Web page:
He still hasn’t gotten a ruling on the group’s request for 501 (c)(3) status. Savaglio is more than a little frustrated.
“We’ve let the process work for three years,” he said. “All we want to do is sit down with the IRS and have them tell us where we’re at, what their concerns are and give us an opportunity to assuage their concerns and move forward. I am of the opinion right now that it’s time to come to a conclusion. I think it is reasonable.”
After all, Savaglio has lived the scandal that much of the rest of the nation has just learned about.
A retired project manager, Savaglio estimates he’s spent hundreds of hours over the past three years answering the additional questions his group has gotten from the IRS.
Some of those questions made sense to Savaglio, like one that asked whether the group has conducted educational events or rallies. “Educational events, yes,” he said. “Rallies, no.”
Others, he found intrusive and even odd.
There was the question about Binik-Thomas. Several others asked how many volunteers the group had, how many volunteers were devoted to each of the group’s activities and what types of resources were devoted to each activity.
“It’s like the Obama
campaign is doing opposition research,” Savaglio said. “That’s what these questions appear to be in retrospect.”
Savaglio estimated he’s spent hundreds of hours over the past three years answering the IRS’s questions.
Yet he still has no ruling.
Although he’s been at work trying to secure tax-exempt status for the group for years, Savaglio still has no ruling.
“I don’t need my government doing this to me,” said Savaglio, an unpaid volunteer. “I served my government for 24 years in the Air Force. So I don’t need this.”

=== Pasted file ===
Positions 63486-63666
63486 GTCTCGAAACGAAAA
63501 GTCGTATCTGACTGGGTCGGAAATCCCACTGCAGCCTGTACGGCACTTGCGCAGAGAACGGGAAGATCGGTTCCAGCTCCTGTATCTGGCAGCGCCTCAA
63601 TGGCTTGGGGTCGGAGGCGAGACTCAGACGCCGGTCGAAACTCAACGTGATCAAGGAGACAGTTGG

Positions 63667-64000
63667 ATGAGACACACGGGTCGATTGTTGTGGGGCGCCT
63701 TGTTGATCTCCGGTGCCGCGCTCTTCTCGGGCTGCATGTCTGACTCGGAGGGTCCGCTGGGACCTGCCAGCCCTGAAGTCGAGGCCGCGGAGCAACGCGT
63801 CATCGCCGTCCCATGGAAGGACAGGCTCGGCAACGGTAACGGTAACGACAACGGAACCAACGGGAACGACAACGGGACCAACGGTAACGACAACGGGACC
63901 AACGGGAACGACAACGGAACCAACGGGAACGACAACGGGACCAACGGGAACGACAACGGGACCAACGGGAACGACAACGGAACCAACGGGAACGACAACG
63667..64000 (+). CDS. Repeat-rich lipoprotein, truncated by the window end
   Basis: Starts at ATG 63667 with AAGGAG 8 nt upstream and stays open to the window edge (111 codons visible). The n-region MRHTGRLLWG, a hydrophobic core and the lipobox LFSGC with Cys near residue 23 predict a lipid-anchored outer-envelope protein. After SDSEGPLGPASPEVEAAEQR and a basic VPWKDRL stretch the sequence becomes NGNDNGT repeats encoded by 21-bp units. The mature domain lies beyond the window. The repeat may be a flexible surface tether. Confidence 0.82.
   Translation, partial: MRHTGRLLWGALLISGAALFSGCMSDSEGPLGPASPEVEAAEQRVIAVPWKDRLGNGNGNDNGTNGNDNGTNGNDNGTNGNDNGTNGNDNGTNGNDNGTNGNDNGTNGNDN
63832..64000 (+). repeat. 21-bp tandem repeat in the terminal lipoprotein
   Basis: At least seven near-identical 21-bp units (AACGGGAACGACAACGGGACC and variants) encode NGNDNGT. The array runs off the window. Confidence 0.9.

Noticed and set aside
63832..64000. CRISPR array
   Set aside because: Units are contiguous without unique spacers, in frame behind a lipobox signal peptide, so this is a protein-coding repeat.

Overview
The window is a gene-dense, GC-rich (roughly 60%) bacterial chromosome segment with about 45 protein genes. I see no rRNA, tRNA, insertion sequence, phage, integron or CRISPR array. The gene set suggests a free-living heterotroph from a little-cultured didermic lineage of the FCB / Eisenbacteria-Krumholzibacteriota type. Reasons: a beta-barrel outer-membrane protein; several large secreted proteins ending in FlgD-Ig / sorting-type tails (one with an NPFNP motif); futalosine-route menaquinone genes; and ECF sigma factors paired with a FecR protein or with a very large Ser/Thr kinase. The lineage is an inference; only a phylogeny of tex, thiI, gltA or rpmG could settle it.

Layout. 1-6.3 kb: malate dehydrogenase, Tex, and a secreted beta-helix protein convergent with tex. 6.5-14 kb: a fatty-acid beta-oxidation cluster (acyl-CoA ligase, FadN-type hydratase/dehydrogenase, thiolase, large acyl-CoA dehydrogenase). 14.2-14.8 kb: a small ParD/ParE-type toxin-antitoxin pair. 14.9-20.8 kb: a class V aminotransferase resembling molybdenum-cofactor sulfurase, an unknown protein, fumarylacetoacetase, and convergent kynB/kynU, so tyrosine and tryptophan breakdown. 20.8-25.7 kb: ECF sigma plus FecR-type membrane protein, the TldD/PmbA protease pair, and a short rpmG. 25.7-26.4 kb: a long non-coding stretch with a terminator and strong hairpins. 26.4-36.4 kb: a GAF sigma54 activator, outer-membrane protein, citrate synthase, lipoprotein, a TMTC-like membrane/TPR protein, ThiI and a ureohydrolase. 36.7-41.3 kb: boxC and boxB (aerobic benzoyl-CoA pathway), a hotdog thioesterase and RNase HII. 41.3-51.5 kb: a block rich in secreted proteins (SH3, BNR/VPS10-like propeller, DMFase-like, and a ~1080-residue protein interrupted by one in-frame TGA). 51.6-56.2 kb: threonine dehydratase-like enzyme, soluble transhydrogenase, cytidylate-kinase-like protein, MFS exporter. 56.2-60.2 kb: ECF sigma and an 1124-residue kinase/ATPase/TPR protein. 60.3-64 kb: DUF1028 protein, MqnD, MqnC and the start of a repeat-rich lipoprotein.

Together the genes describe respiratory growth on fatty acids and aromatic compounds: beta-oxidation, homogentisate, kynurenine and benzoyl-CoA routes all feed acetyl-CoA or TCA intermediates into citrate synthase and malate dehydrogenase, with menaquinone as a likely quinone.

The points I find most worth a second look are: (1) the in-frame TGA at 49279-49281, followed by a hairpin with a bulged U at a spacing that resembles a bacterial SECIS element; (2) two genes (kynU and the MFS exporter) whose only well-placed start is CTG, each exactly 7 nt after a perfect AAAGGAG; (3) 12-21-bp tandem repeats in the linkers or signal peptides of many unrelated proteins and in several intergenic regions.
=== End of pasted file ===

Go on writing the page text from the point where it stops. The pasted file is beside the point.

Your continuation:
Local Woman: Process 'Kind of Intimidating'
Laura Hoyer did receive 501 (c) (4) tax-exempt status for the Cincinnati 9/12 Project – after waiting two years.
The organization describes itself as being focused on “preserving the principles and values of our Founding Fathers, as captured in our nation’s constitution.” Like “tea party,” the term “9/12” was among those used by IRS employees to determine which groups should get extra scrutiny in their applications.
Hoyer, the group’s volunteer treasurer, got her first batch of questions in November 2011, a full 20 months after the Cincinnati 9/12 Project had applied for 501 (c) (4) status.
She answered those and then got a second batch of questions in March 2012.
“I work two jobs,” Hoyer said. “I’m a volunteer. I know I spent 100 hours between the two letters, assembling all the information.”
As treasurer, Hoyer had to sign her name on all the documents.
“It was kind of intimidating,” she said. “I’m signing my name on these documents that – if they don’t like it – then I’m liable for this. It’s frightening.”
That’s why the Northern Kentucky Tea Party decided not to seek tax-exempt status at all, said Garth Kuhnhein, former president of the organization.
Conservative groups have known for some time they were being targeted, Kuhnhein said.
“It was a chilling effect the IRS put on groups,” he said. “A lot of people involved in the tea party own their own companies, and they understand the power of the federal government, particularly the IRS.”
Because of that, Kuhnhein said, the Northern Kentucky group decided to steer clear.